Press Release

NAACP Statement Regarding Charges Filed in Flint Water Crisis

April 20, 2016

NAACP President and CEO Cornell William Brooks today released the following statement after three individuals were charged in relation to incidents that led to the Flint water crisis:

“These latest charges are a welcome development but the investigation into this manmade disaster that has permanently damaged the well-being of thousands of residents of Flint, Michigan, particularly children, must be unrelenting. The charging of these three individuals must not signal the end of an investigation, but must be considered the beginning of an ongoing and transparent process that can only result in every single individual who played a role in the poisoning of an entire generation being held accountable.

“Governor Snyder’s pledge to drink Flint’s water for a month rings hollow to the thousands of people whose only source of water for years was tainted with deadly levels of lead. We continue to hold Governor Snyder accountable for a timeline, a deadline and price tag. The residents of Flint continue to await a date when they will know safe drinking water will flow through their pipes, and they continue to await an answer to the question of who will provide the required resources to assist their children for the rest of their lives.”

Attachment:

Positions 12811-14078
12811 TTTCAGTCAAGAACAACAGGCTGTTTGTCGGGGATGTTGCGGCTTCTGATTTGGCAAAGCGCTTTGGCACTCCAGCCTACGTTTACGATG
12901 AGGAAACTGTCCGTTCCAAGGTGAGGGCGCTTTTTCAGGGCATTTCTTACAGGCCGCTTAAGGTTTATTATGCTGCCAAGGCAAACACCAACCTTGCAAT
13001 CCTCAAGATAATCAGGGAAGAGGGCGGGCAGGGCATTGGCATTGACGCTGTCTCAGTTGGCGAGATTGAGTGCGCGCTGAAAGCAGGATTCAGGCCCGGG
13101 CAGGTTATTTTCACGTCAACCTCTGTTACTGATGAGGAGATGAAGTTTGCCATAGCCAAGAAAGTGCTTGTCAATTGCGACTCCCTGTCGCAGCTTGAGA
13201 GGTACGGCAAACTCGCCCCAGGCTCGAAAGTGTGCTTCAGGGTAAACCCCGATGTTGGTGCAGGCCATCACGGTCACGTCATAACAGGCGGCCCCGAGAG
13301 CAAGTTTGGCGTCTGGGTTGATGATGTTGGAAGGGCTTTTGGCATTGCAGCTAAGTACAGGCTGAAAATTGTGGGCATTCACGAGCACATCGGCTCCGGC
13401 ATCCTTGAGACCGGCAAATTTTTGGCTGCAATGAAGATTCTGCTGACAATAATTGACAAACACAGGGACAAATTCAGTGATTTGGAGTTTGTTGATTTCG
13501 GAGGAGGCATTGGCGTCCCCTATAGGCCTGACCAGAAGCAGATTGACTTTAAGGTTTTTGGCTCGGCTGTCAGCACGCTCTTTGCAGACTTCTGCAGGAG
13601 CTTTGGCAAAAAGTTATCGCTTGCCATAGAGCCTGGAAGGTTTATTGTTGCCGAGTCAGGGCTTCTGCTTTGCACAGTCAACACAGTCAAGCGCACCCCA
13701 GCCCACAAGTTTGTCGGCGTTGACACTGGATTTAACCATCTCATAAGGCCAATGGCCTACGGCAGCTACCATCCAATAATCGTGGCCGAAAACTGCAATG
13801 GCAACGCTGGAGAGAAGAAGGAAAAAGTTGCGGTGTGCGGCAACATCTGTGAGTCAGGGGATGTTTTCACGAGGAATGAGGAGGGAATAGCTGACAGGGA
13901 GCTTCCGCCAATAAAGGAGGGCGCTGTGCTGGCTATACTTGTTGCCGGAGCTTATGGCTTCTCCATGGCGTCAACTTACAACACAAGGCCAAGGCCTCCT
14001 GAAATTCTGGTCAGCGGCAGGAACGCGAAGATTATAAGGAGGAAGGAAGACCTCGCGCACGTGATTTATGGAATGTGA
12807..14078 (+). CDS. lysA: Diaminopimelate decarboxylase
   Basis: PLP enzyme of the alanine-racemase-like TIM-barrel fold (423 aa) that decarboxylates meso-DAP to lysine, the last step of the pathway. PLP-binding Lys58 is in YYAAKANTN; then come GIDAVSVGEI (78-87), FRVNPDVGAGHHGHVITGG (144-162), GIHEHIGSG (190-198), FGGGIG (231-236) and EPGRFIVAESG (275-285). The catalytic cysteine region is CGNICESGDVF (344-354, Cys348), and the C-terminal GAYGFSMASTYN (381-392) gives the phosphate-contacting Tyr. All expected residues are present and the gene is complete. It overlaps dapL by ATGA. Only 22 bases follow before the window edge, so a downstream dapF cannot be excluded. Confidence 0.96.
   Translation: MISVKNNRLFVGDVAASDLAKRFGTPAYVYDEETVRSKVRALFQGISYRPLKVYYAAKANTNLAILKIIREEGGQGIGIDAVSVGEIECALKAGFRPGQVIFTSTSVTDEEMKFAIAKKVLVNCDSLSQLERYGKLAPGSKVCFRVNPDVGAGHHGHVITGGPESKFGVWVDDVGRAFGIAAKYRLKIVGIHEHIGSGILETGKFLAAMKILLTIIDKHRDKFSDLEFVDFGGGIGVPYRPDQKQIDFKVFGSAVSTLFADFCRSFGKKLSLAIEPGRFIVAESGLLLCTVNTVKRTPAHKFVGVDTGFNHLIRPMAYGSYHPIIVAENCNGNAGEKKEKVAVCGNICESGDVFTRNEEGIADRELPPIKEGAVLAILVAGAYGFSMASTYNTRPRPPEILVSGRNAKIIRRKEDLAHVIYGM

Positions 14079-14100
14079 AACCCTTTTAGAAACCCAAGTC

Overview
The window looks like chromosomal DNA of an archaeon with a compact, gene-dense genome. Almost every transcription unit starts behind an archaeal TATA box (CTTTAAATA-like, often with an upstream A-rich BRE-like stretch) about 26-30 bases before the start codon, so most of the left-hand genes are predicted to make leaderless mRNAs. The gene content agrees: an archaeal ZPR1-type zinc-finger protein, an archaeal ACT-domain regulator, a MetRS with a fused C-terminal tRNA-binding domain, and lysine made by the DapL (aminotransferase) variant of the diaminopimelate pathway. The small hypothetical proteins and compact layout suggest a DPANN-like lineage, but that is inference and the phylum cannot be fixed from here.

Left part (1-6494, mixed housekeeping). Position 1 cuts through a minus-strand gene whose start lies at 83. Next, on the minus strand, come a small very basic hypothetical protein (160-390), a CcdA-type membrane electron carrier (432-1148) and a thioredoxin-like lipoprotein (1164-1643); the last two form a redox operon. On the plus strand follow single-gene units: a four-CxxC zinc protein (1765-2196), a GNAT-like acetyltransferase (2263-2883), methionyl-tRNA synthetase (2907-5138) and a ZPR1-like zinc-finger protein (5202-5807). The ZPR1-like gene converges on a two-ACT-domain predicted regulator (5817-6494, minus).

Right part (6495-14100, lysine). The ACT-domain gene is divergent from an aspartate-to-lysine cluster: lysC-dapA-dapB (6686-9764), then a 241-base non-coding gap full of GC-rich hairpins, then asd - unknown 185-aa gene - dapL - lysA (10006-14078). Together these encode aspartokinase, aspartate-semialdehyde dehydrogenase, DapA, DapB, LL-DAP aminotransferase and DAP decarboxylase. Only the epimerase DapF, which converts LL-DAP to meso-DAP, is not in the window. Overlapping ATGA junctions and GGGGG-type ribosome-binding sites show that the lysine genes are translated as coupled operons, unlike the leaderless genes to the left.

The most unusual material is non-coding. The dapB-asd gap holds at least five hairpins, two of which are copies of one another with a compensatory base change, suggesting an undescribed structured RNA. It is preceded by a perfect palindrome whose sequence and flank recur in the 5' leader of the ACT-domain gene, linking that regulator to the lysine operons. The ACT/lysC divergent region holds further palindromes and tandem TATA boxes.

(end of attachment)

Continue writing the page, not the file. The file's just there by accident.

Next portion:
The three individuals charged are: Mike Glasgow, Flint’s laboratory and water quality supervisor; Mike Prysby, an official with the Michigan Department of Environmental Quality (DEQ); and Stephen Busch, a district coordinator for the DEQ’s Office of Drinking Water and Municipal Assistance. The charges filed include tampering with evidence, willful neglect, misconduct, evidence tampering and violations of the Safe Water Drinking Act.

In February, the NAACP formally requested that the U.S. Department of Justice (DOJ) launch civil and criminal investigations into the disastrous water crisis in Flint, Michigan. In a letter to U.S. Attorney General Loretta Lynch, President Brooks requested that all applicable components of the DOJ investigate potential environmental and civil rights violations to prevent future harms to Flint residents, to ensure that all possible measures are taken to remedy past harms to Flint residents, and to hold accountable those responsible for the crisis.

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